Cumbre Vieja: longest seen volcanic eruption on the Island

Cumbre Vieja: longest seen volcanic eruption on the Islands

The unnamed volcano on La Palma in the national park of Cumbre Vieja has now become the longest seen volcanic eruption on the island. The volcano is now on its 67th day of activity and signs point towards that it is has reached its climax.

Records broken

Until today, the record was held by a volcano in the modern tourist area of Fuencaliente in the La Palma, which erupted for 66 days between late 1677 and early 1678. Juan Pinto de Guisla, a local on the island at that time gave a testimony of what he saw “On that very same Wednesday, one hour before sunset, as the earth steamed, the first vent opened up with a great roar on the flatlands […]; and later, immediately, within an hour, 17 more vents all the way to the foothills of said mountain, which produced a thick, flowing matter that was alight and smelled of sulfur, and it formed a river of fire that headed straight for the sea.” Exactly how Cumbre Vieja has been described.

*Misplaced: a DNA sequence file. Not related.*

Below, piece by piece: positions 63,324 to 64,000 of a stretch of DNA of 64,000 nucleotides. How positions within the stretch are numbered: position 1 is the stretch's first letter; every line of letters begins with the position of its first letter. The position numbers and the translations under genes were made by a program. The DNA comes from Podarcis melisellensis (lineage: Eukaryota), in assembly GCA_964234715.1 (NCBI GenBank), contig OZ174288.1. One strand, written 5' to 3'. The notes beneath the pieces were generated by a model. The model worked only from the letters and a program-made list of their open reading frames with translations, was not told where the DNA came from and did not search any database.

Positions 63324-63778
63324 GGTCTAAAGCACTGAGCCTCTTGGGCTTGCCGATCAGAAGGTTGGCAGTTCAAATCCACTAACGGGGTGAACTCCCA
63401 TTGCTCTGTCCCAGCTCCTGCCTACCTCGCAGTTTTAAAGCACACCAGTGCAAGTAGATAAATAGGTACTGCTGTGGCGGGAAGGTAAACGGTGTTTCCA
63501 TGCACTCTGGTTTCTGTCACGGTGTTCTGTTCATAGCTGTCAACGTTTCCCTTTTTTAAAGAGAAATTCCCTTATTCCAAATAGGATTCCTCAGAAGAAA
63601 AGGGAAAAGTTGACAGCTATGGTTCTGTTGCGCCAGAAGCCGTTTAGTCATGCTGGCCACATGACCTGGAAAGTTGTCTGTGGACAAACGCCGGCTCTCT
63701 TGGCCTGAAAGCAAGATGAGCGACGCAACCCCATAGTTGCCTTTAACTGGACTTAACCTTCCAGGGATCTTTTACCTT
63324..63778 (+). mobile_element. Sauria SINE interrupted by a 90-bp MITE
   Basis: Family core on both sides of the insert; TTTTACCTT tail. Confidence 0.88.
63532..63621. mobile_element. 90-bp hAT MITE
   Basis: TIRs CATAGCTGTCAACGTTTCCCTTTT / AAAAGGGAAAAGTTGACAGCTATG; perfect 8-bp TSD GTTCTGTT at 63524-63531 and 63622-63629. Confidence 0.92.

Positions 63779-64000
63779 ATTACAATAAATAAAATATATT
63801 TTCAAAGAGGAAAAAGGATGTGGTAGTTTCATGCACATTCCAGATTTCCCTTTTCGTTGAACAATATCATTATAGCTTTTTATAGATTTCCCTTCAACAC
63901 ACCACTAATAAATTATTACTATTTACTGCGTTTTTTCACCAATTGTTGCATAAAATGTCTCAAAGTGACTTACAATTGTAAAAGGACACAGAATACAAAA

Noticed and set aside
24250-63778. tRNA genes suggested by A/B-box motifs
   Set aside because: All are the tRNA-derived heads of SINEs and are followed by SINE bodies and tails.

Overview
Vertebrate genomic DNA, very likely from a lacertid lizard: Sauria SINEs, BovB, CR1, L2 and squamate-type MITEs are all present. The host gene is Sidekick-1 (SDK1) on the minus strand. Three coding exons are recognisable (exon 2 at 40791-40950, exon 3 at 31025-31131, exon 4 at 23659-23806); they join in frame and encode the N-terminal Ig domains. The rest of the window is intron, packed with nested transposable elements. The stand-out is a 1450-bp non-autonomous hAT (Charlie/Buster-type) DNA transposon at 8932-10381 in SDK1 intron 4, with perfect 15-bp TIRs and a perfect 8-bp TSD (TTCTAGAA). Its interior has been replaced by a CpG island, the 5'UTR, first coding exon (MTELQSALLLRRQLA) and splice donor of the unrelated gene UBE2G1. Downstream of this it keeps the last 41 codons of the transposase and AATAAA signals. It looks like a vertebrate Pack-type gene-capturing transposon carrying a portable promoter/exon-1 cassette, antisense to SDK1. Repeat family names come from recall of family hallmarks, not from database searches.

Go back in history

To find a volcanic activity that has lasted longer. It is necessary to go back further in time. Before Fuencaliente woke up and came to life, the longest seen volcanic eruption was in 1646, when the volcano Martin or Tigalate spewed lava for 82 days.

One of the most widely accepted theories of the creation of the Canary Islands holds that the archipelago sits over the African Plate. The African Plate moves over the Earth’s mantle at an impressive speed. In fact, you could compare it to the growth of fingernails.

Why is the volcano still active

20 million years ago this plate began to drift over a “hotspot” that injected magma and created the first volcanic islands.  Today they are known as Fuerteventura and Lanzarote La Palma and El Hierro are the babies, at 1.8 million and 1.2 million years of age, respectively. Whilst the other islands have drifted over time away from this hotspot, both La Palma and El Hierro continue to stay above it, meaning they still have active volcanoes which makes the islands still grow in size. With Cumbre Vieja being longest seen volcanic eruption for many hundreds of years, don’t be surprised if you bear witness to the Island’s growth spurt.


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Written by

Natalie Williams

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